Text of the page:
From Second-Hand Knowledge to First-Hand Experience

Chitra Chaturvedi

Chitra Chaturvedi

A consultant at Vyaktitva who enjoys working with other Vyaktis and Saansthas to help with transformation as a trainer, coach and OD facilitator. With decades of experience in the field of developing people capability in one form or another, she enjoys deep conversations on individual journeys with everyone. She enjoys reading all kinds of books and listening to music - particularly old Bollywood songs, and spending time with her new love - meditation.

“We do not learn from experience, we learn from reflecting on experience.” – John Dewey

Worms ate up thousands of books but did not receive a certificate of erudition. Similarly, we could learn from various modes about how important it is to be more empathetic, patient, responsive, peaceful, confident, disciplined, accepting and with an appreciation of these concepts or virtues, that we need to inculcate. We start off on our transformational journey. We do succeed in small measures – either in terms of duration or depth, but soon hit a road block and are helpless – Now what? Now where?

Like any other transformational, executive or life coach, I have also vicariously lived about 50 mini-lives simultaneously in the last 5 years. And the all too familiar laments that I hear, more sooner than later, are:

  • Oh no I have made the same mistake again! When will I learn?
  • I am not happy with the speed of progress I have made…it is very slow.
  • How do I take my journey deeper and higher?
  • I keep facing the same situation again and again, why am I not learning from my mistakes?
  • You helped me answer what I need to change today, but what next?

In experiences with self and others who played along with me, the answer is simple – deep, meditative reflection. Really, it is there in our DNA – just not with this lens and woefully inadequate. There is no denying the fact that humans from time immemorial have reflected. We can all surely recall days when we discussed the happenings of the day with family or friends around the dining table, or between games while playing tennis, while preparing for the new year or for a critical presentation. We only need to nurture and use this reflective muscle with a twist and a turn that will lead to a desirable Vyaktitva. In my experience, reflection is the most critical cog in the wheel of transformation.

Reflection helps us convert second hand knowledge to first- hand experience and helps us exploit our potential. In today’s world knowledge is free but intermingling knowledge with our context makes all the difference. And makes the new package of knowledge + context invaluable for growth.

Reflection also helps us know ourselves deeply. We can identify our limiting patterns of thinking, emotional reactivity and behavioural tendencies and use our awareness to set off on an exciting journey of transformation.

Our transformational needs and goals change as we progress in our lives and along with that our so-called wisdom also grows. We want to know who we are and move to what we should be or like to be. Reflection is the one vehicle that takes us on this infinite journey.

All we need to do is create the will to reflect every day. And what better way to strengthen the will power than just doing the task repeatedly. So all you need to do is set aside a fixed time – in my experience, first thing in the morning is the best time for obvious reasons. It is also a good idea to put pen to paper while reflecting. The clarity it brings is amazing.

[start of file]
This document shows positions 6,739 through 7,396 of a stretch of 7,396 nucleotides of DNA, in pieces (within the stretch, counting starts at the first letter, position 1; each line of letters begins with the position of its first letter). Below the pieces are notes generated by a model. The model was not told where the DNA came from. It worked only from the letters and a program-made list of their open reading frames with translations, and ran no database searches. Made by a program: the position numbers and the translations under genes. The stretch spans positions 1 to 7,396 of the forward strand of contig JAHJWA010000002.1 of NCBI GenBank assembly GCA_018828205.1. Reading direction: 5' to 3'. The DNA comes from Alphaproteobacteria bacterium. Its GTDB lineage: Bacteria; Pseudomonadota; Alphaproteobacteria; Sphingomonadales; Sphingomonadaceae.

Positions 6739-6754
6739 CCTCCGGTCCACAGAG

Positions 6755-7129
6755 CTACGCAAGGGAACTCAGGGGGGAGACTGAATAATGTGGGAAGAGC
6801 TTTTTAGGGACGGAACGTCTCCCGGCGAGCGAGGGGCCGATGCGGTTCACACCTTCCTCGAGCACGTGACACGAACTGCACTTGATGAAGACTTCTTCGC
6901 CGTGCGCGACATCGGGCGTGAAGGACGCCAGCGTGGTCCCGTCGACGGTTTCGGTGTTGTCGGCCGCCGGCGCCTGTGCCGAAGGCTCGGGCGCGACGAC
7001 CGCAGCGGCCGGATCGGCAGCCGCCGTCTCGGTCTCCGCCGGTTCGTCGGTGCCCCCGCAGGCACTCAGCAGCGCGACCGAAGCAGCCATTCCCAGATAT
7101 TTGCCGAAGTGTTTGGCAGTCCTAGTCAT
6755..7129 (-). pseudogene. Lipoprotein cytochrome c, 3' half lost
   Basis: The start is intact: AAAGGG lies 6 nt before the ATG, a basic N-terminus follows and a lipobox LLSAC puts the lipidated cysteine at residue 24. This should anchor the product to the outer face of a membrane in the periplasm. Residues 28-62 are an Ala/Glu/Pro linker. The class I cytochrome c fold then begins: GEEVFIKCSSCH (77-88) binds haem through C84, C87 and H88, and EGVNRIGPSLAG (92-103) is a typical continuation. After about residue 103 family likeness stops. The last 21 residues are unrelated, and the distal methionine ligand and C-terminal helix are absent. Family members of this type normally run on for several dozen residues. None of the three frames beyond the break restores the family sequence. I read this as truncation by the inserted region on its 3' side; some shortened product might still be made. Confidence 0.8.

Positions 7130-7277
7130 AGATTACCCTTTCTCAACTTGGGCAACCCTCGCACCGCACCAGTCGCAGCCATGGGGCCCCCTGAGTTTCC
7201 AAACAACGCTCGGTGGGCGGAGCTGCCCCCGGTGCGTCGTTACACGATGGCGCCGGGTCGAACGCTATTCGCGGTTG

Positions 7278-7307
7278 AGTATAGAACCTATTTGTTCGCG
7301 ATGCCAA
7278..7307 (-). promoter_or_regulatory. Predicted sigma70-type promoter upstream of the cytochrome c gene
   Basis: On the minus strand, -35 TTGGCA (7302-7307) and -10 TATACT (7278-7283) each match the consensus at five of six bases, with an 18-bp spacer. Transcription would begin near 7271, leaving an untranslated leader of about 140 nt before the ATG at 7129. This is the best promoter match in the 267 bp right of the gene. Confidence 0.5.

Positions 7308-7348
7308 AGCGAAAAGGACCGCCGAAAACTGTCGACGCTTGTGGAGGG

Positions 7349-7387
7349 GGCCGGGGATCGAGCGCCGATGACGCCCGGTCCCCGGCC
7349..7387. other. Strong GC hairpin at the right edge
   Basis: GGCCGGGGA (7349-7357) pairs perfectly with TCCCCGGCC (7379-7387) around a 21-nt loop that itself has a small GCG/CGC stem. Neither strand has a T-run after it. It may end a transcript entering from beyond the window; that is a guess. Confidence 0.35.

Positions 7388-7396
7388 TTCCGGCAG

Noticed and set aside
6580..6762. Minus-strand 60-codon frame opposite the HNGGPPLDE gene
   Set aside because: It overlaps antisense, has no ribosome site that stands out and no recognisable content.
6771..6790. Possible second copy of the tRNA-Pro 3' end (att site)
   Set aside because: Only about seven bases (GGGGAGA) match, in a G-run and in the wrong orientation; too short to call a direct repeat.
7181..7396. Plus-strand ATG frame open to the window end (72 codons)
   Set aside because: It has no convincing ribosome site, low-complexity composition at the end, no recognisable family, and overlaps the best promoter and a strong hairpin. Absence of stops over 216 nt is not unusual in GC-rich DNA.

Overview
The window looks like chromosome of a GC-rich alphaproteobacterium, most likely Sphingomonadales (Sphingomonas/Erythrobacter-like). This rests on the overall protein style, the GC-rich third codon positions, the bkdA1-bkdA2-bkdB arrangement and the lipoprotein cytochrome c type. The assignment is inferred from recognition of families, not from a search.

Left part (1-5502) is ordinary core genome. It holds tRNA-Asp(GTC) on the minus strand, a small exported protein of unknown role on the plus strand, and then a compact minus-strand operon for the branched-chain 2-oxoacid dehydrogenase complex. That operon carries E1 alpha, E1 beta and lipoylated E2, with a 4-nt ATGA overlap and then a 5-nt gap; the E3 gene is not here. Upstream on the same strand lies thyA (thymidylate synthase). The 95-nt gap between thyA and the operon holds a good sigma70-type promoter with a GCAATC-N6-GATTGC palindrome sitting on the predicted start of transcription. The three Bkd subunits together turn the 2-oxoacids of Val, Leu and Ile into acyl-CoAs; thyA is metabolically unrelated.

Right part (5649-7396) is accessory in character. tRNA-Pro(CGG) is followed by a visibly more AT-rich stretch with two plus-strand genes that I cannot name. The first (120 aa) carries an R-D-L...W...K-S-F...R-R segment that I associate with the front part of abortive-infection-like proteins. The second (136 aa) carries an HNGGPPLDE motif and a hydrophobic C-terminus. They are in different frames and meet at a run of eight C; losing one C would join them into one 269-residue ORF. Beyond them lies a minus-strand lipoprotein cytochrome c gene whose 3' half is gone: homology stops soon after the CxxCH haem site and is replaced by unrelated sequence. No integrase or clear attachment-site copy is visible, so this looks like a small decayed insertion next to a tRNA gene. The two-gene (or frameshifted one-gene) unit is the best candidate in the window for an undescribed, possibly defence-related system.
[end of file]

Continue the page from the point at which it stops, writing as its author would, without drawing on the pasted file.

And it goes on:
Let me elucidate the power of reflection in the context of real world. One of my protégée was struggling with a project that had members from a cross-functional team. At the start of the project there was no apparent resistance to the plan that was shared, and everything seemed hunky dory. However, during execution there was numerous instances of the team not meeting commitments. The success of the project was in jeopardy. During the project he used the power of reflection to change the way he was managing the project. A couple of his learnings during the reflection that helped him bring the project back on track were: there were higher chances of commitments being met if the team could walk alternate paths together to arrive at a decision, communication should be more detailed – the obvious may need to be stated at times so that all team members are on the same page.

Reflection is about thinking, and to start this process ask yourself questions. Questions truly help our brains think. The reflection process should center around the habit/trait/virtue or vice that we would like to acquire or drop. Some powerful questions that can be used during reflection are:

  • During the critical incident that happened yesterday, did I live up to my plan? Am I satisfied with the outcomes? What makes me dis-satisfied? What are my feelings around it? Why did I do what I did?
  • Having reflected on yesterday, what should I now do differently? Do I see some of my fears / vulnerabilities / judgments surface? Can I use my insights to create a mantra for the future?
  • Is there a larger application to my insights? In which other aspect of my life can I apply this?

And now what do we now hear ourselves saying in delight:

  • Yay! I did it differently this time.
  • Helps us learn from mistakes.
  • Wow! I am creative. Helps creativity and innovation.
  • I do think I am my favourite person. Helps us love yourselves and also be happier.
  • This too shall pass. Helps us deal with stress by strengthening the ability to look at multiple viewing points.
  • Oh! Is that really me. Helps us know ourselves deeper and better.
  • I think I can help you. Helps us transfer our knowledge to others.

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